The industry group is also investigating whether the use of computer algorithms to analyze so-called “big data” about drivers can reflect implicit racial bias. This mirrors concerns in other fields (e.g., facial recognition software) that computer programs inadvertently perpetuate existing biases.

This new report shows the insurance industry as a whole is following up on efforts from state regulators to limit discriminatory premium rates. New York’s Department of Financial Services recently prohibited using education and occupation to price car insurance. The rule only applies in New York. Hopefully this pushback will become more widespread as other groups take note.

 

 

 

 

Court Confirms Health Insurers Can’t Sell Discriminatory Insurance Policies

The Ninth Circuit Court of Appeals (the federal appeals court with jurisdiction over Washington and other west coast states) is having a busy summer for insurance cases. On the heels of recent decisions regarding attorneys’ fees in ERISA-governed insurance disputes and insurers’ duty to reasonably investigate insurance claims comes the July 14, 2020 ruling in Schmitt v. Kaiser Foundation Health Plan of Washingtonholding health insurers cannot design health plans that have a discriminatory impact under the Affordable Care Act (a/k/a “Obamacare”).

For decades before the ACA, it was legal for health insurers to design health plan benefits however they chose, even if those plan designs had a discriminatory impact. As long as the insurer provided the same benefits to everyone, the insurer could decide what benefits to offer and what not to offer. Insureds could not sue their insurer for designing a health plan that had a discriminatory effect.

The Schmitt ruling confirms that the ACA changed that. Part of the ACA’s purpose is to expand so-called “minimum essential coverage” under health insurance policies. There are certain minimum benefits that must be included in most health plans. This includes, for instance, emergency services, maternity care, mental health treatment, and rehabilitative treatment.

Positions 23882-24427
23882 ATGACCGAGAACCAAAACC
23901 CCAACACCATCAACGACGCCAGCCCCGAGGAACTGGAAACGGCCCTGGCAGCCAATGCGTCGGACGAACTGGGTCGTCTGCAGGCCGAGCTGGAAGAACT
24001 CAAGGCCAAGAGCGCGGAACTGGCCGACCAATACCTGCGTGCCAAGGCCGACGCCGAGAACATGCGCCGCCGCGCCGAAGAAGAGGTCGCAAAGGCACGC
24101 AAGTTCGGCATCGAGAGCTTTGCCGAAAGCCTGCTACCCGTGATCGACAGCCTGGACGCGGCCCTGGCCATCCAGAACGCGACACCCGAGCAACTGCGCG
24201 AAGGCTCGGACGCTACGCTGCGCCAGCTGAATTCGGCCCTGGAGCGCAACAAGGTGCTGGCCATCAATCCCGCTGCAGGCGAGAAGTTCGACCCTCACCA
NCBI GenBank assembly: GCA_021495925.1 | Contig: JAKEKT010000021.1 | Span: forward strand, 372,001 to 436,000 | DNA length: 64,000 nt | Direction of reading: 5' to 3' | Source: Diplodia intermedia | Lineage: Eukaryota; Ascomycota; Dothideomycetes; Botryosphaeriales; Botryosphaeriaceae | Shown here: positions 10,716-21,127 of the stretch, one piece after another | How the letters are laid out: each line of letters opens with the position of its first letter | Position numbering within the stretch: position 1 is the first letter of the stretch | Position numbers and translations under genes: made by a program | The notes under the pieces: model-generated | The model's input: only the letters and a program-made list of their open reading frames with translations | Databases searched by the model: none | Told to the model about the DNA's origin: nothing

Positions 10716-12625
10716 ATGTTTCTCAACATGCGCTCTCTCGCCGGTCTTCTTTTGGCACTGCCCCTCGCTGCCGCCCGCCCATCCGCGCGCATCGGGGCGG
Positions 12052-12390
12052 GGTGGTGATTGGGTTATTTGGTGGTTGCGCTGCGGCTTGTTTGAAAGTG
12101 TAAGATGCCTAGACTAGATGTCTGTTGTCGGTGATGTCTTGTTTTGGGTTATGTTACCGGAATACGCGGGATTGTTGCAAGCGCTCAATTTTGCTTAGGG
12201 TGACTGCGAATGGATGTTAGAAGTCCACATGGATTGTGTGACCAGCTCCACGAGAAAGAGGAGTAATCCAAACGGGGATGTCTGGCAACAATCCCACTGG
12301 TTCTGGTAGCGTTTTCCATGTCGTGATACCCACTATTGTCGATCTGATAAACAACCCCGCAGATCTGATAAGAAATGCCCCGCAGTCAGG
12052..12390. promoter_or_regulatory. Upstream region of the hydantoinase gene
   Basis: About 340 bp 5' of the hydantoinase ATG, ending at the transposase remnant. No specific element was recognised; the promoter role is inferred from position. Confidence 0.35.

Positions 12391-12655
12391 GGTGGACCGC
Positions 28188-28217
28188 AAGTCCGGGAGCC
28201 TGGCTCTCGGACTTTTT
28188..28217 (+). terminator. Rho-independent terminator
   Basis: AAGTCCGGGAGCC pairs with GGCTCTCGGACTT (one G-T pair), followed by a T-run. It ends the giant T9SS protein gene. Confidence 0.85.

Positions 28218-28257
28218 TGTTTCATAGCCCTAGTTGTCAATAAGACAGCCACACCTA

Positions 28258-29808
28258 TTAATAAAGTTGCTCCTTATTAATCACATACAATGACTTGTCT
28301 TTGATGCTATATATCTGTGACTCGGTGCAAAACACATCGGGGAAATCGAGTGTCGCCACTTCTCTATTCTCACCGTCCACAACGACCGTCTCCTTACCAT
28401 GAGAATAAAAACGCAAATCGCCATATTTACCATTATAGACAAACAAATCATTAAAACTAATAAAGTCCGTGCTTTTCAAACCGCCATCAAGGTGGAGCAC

Additionally, the ACA specifically provides that insurers cannot design health plans in a discriminatory manner. It states that an insurer may not “design benefits in ways that discriminate against individuals because of their…disability.”

The Schmitt ruling emphasizes that the ACA is different from prior federal laws that had been interpreted not to prohibit discriminatory plan design. Prior to the ACA, no federal law guaranteed any person adequate health care. The ACA, on the other hand, explicitly guarantees the right to minimum health insurance benefits and prohibits designing health plans that deprive people of those minimum benefits on a discriminatory basis.

The court noted the ACA does not require insurers cover all treatment no matter how costly or ineffective. But the court emphasized insurers cannot design health coverage that has a discriminatory impact.

The Schmitt ruling is an important victory for advocates of fair insurance coverage.

Ninth Circuit Ruling Emphasizes the Importance of Acting Reasonably in Insurance Disputes

A recent ruling from the Ninth Circuit Court of Appeals is a good reminder that, as we’ve observed before, the “moral high ground” is crucial in insurance bad faith disputes.

The Ninth Circuit (the federal appeals court with jurisdiction over Washington and other west coast states) recently upheld the dismissal of insurance bad faith claims in Pureco v. Allstate, Case No. 19-55061. The ruling is unpublished and applied California law, so it is not precedent in Washington State. But it’s still helpful in seeing how courts treat insurance issues.